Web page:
UCI MIND investigators Mathew Blurton-Jones, PhD, Assistant Professor of Neurobiology & Behavior, Wayne Poon, PhD, Director of UCI MIND Tissue Repository, and Edsel Abud, MD/PhD student, have created a method to generate brain cells called microglia using human skin cells. Here, they discuss their findings and what it means for Alzheimer’s disease research in an interview with Chelsea Cox, Associate Director of Education:
What is microglia and what role does it play in Alzheimer’s disease?
Poon: Microglia are the immune cells of the brain. They play a big role in the inflammation of the brain that occurs in Alzheimer’s disease.
How can induced pluripotent stem cells be used to better understand the role of microglia in Alzheimer’s disease?
Blurton-Jones: Induced pluripotent stem (iPS) cells, which can be derived from human blood and skin, can be made into every cell type in the human body, including microglia. This allows us to study the role of microglia in Alzheimer’s disease safely and efficiently in a dish.
You recently published a paper in Neuron on how to create human microglia-like cells from iPS cells. Can you summarize what you did, what you found, and why it is important?
Abud: We developed a method to make microglia from iPS cells. We then used these cells to study how microglia are influenced by toxic proteins like amyloid beta and tau, which are found in Alzheimer’s disease. We found that many of the genes associated with modifying Alzheimer’s disease risk are altered in microglia when exposed to these toxic proteins. This knowledge allows us to design ways to study potential therapies for Alzheimer’s disease, targeting what we discovered.
How will this new study help Alzheimer’s disease researchers worldwide?
Blurton-Jones: In the past six months, a couple of protocols to make microglia cells have been proposed, but what is unique about ours is that it allows researchers to make microglia in large numbers and study their function and interactions with neurons in 3D brain models. Scientists can then use these cells to look at drugs that actually modify or alter function of the microglia and potentially prevent or reverse the detrimental effects of the amyloid and tau on microglial function.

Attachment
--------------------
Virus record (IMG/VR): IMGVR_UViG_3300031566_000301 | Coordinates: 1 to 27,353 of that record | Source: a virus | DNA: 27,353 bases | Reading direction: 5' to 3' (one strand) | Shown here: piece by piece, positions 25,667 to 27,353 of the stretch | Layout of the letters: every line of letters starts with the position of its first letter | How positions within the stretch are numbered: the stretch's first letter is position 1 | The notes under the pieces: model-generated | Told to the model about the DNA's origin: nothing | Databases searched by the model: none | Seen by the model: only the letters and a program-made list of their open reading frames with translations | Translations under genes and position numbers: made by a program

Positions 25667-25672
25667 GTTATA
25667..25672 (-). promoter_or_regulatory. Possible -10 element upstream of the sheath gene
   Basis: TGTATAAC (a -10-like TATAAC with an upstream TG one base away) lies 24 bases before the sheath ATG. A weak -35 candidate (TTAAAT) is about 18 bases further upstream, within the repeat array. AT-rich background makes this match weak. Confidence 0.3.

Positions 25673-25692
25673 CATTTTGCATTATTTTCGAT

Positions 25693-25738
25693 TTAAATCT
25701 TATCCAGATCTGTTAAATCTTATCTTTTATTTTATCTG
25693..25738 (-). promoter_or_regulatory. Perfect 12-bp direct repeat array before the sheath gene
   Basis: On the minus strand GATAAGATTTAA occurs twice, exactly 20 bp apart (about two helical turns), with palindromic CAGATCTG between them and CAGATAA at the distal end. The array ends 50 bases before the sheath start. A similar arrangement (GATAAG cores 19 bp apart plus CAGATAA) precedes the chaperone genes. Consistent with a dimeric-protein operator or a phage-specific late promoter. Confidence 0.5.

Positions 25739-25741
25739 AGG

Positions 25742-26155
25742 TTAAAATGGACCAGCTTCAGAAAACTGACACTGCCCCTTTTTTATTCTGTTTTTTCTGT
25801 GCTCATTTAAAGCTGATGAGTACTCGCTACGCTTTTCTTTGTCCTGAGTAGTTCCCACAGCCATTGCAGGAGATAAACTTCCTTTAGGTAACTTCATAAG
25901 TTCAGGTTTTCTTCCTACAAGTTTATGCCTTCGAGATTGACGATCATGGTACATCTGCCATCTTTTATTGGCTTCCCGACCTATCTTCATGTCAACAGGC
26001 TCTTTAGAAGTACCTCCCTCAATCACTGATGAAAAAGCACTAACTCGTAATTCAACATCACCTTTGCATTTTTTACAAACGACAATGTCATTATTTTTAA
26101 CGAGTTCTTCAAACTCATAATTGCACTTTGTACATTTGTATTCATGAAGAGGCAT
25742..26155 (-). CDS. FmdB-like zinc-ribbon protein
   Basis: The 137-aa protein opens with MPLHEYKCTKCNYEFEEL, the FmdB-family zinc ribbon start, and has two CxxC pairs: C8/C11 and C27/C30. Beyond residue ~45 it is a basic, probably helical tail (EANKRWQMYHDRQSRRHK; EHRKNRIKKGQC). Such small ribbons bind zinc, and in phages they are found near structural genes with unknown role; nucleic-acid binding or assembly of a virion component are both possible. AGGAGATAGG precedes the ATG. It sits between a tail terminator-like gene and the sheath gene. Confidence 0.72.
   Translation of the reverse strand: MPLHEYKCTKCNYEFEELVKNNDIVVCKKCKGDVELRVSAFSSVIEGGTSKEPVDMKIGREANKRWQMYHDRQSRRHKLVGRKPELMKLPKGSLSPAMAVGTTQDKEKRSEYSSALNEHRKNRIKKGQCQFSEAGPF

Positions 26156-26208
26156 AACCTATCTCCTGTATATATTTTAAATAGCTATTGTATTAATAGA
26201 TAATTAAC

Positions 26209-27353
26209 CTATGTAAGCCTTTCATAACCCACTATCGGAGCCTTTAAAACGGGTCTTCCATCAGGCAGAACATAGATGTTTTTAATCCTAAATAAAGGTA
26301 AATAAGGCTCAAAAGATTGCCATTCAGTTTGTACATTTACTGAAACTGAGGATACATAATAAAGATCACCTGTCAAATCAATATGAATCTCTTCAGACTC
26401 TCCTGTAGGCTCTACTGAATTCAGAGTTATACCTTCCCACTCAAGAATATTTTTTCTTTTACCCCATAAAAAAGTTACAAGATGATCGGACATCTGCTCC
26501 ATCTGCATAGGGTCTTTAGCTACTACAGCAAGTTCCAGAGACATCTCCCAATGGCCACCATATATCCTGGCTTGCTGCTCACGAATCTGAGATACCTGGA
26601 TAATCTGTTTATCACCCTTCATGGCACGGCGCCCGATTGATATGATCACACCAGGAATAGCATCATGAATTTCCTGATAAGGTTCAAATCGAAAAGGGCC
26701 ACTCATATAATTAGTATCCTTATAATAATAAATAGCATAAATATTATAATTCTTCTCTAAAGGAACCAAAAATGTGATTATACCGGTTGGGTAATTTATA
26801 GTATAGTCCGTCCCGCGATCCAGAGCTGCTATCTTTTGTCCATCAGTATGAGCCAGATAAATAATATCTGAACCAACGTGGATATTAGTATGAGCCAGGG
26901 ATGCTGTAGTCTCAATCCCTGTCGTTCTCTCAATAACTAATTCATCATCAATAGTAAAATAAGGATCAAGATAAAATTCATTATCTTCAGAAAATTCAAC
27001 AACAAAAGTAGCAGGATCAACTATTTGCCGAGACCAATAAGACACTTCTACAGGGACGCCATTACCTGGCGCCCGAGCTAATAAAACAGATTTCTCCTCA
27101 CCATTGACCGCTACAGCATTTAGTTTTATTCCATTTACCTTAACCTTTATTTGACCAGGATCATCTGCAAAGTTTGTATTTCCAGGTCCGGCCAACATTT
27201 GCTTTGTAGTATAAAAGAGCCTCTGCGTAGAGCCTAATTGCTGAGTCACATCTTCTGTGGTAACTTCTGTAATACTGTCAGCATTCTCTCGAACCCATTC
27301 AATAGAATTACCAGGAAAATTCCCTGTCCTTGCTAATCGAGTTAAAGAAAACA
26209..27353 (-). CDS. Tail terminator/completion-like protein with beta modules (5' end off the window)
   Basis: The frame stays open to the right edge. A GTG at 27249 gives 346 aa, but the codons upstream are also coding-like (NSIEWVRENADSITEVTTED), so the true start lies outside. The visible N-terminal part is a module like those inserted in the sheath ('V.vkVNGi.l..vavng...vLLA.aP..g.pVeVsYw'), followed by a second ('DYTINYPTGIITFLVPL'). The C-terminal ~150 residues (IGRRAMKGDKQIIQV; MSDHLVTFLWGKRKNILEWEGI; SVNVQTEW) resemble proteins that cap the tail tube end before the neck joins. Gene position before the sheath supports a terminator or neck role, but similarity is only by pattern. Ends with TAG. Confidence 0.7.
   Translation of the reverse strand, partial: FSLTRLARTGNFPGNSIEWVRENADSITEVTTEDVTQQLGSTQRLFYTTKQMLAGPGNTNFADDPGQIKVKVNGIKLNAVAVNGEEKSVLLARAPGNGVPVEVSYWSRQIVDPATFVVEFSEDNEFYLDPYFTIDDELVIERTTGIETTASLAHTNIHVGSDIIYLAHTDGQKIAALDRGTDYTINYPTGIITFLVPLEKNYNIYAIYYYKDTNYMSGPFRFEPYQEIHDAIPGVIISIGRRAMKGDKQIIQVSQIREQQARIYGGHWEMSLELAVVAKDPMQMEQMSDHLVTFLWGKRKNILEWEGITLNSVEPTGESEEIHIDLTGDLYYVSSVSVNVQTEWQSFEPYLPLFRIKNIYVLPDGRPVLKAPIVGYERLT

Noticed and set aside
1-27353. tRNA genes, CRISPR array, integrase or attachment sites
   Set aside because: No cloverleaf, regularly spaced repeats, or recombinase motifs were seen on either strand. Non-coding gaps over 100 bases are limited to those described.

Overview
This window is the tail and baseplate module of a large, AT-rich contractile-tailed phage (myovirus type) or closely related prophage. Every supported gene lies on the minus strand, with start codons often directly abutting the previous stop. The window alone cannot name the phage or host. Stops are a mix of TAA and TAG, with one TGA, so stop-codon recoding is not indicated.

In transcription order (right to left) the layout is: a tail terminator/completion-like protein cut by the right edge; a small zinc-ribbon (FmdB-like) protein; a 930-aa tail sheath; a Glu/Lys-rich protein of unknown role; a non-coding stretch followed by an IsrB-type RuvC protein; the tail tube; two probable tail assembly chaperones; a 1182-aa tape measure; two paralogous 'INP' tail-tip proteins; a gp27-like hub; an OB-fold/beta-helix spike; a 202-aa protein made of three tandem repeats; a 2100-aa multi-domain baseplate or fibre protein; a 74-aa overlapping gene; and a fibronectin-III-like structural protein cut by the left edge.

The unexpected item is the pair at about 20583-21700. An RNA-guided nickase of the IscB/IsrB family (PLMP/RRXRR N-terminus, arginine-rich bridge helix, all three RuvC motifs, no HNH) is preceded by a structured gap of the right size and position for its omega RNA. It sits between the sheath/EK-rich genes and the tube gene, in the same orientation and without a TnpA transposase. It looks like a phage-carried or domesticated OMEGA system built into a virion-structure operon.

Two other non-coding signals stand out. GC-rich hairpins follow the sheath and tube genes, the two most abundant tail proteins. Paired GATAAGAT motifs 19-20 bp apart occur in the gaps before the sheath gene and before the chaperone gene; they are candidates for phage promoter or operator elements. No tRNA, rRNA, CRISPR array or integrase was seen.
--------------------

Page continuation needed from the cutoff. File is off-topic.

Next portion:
Do you think your findings will help move the field closer to improved treatments and a cure for Alzheimer’s disease? How?
Poon: Absolutely. Prior to the development of this protocol, it was really hard to study how these cells are functioning in the brain. The only way to study human microglia was to isolate the cells from human brain tissue during neurosurgery. Our protocol enables the study of human microglial function in a dish, where we can screen drugs and facilitate new discoveries, not only in Alzheimer’s disease but also in other neurodegenerative diseases like Parkinson’s disease, Huntington’s disease and frontotemporal dementia, which are also associated with inflammation and microglia.
Did you learn anything else from this study that everyday people who have a family member with Alzheimer’s disease or are concerned about it themselves might like to know?
Abud: We have to be cautionary about what these results mean for people affected by Alzheimer’s disease and their family members. What I would tell my grandmother, who is affected by Alzheimer’s disease, and other people in my family is that there is a dramatic change in how we are studying Alzheimer’s disease. We now know that the immune system really plays a role in modifying this disease, and we hope these findings open up new and specific targets for treatment. Even though there are promising immunotherapies in development as candidate treatments for Alzheimer’s disease, we as a field will continue to strive for new and more effective therapies. I hope that the development of these iPS-microglia will help with that progress. So I think there’s a lot of hope, a lot more tangible hope now than there was before.